Photo by Flickr user Andru1308.

* Thanks Mark.


21 Mar 2014 15:27

Australia's founding governor, Arthur Philip, expected the settlement he led would in time become 'the Empire of the East'.

In his important and timely National Press Club address, Michael Fullilove is more modest but he makes a powerful case for a national conversation on whether Australia should seek to become a much larger country – a big, confident country with a bigger tool chest, including an extensive diplomatic network and a stronger military, and eventually 'an ability to influence the balance of power in Asia'. Fullilove supports his view with cogent strategic, political and economic argument.

There is good reason for believing that within the new government there is the confidence to be receptive to this longer term thinking. Senior ministers such as Julie Bishop, Malcolm Turnbull and Andrew Robb seem to support Australia's potential for strong growth. Treasurer Joe Hockey seems well disposed, as are leading members of generation next, Greg Hunt and Josh Frydenburg.

There are constraints on and risks for politicians, however supportive, about publicly articulating such grand vision unless there is significant community support, including from business, mining and agricultural interests, professional legal and medical bodies, the media, think tanks and universities, and the Australian diaspora. Legitimate and complex concerns about water, the environment more generally, infrastructure, urban comfort, integration of migrants and state government skills raise many problems. The greater problems are a failure of imagination, a failure of strategic vision and a failure by too many to appreciate just how successful, in global and national terms, Australia has been in growing from 7 to 23 million without serious disharmony. [fold]

Already Bishop's bold decision to integrate DFAT and AusAID offers the real prospect of starting the process of rebuilding Australia's diplomatic strength. The much more complex task of growing the defence budget turns on the broader question of growing the economy. Some will cavil about the possibility of 'an ability to influence the balance of power in Asia'. With around 50 million by the end of the century Australia may not be able to influence the balance of power but we will be a more decisive contributor to our national security.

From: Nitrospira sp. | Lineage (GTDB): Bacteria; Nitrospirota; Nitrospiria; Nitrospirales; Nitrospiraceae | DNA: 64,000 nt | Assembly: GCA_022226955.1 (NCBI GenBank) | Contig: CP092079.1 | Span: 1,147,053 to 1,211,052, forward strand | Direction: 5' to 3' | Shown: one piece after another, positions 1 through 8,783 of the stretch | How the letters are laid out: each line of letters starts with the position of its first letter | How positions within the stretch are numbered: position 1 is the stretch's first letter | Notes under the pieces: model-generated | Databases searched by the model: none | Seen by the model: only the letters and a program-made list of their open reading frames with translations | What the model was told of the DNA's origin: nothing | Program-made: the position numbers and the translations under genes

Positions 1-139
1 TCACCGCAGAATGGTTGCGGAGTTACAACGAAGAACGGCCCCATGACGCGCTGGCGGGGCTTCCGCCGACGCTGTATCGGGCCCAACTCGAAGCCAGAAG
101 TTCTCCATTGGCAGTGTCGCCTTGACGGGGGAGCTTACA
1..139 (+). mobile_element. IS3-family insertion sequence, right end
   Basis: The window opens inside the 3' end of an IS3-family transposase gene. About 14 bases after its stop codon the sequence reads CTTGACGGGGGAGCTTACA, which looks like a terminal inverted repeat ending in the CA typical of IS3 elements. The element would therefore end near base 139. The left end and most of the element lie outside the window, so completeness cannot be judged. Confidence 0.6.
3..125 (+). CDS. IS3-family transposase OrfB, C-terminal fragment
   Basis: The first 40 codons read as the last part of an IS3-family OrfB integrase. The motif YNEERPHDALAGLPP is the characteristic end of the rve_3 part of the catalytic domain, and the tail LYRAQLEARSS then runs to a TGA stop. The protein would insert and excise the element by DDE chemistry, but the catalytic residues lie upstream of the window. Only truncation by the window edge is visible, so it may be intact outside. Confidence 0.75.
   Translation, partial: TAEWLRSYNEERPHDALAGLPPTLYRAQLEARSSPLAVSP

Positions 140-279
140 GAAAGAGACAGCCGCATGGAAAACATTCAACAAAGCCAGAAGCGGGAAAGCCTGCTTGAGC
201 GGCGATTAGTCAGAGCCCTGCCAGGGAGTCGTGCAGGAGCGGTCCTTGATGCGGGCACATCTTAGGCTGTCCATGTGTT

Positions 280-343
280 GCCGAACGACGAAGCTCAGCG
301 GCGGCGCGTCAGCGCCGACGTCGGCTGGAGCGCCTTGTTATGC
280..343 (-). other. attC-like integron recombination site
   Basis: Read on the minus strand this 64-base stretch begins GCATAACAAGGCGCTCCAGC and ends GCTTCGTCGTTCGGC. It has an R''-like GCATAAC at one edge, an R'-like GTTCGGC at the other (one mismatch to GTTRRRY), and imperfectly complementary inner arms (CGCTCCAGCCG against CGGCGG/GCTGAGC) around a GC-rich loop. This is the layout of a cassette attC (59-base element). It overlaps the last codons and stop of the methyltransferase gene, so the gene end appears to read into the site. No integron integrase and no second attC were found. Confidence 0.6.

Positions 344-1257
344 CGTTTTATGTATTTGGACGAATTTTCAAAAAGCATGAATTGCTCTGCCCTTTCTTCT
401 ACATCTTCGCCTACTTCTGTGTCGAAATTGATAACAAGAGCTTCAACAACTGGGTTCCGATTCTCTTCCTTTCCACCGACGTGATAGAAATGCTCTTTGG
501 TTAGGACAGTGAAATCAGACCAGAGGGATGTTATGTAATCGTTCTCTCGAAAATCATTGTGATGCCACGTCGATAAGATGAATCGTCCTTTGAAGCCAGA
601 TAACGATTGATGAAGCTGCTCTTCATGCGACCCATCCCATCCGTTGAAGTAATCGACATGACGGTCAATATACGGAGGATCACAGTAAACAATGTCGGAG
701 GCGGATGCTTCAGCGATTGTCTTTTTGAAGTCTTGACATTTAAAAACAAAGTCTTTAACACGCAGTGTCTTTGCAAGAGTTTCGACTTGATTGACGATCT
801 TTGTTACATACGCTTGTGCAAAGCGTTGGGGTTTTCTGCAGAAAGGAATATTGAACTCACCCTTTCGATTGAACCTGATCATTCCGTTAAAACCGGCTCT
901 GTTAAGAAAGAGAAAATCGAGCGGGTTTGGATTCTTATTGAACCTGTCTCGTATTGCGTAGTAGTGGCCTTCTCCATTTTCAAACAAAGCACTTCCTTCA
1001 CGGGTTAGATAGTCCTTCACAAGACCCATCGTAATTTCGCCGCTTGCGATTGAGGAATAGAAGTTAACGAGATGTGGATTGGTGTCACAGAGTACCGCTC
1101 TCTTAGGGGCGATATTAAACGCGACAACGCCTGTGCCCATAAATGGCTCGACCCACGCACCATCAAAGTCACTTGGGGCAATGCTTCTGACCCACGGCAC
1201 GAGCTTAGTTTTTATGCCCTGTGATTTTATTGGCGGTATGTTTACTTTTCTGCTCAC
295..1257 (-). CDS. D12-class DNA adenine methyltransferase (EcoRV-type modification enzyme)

Fullilove is right to call for a national conversation. For too long the 'frightened' people, to use Renouf's term, have usurped debate. Prime Minister Abbott needs to ensure that while their views are respected they do not dominate.

Photo by Flickr user Alex Proimos.


26 Mar 2014 12:38

I have been inspired to add my twenty cents worth in favour of well-balanced, strong population growth by the recent contributions of Michael Fullilove and Andrew Leigh who, in different ways, have refreshed the national discussion on Australia's population growth.

There is also inspiration in a negative sense. We need as many voices as possible to move the population debate well clear of the unedifying spectacle we saw last year when migration became entangled in refugee policy. As Andrew Leigh pointed out, it is clearly important to separate the two debates. 

For Fullilove, a larger population is seen as one element in Australia becoming bigger in a number of senses: via our economy, our demography, our influence, and in our approach to the world. After his careful weighing of many of the arguments about the economic impacts of immigration, Leigh came down on the plus side while questioning many of the arguments on both sides of the debate.

In this contribution, I suggest that some of the major benefits to Australia from strong immigration arise because it makes us more dynamic.

Immigration means we renew our workforce, our entrepreneurship, our talents, our diversity and our capital stock more rapidly than we would otherwise. This brings important benefits – both economic and non-economic. I want to emphasise that to derive the full benefits of stronger immigration, and indeed to help overcome some major sources of domestic dissatisfaction with immigration, we need to stop under-investing in education, skills development and infrastructure.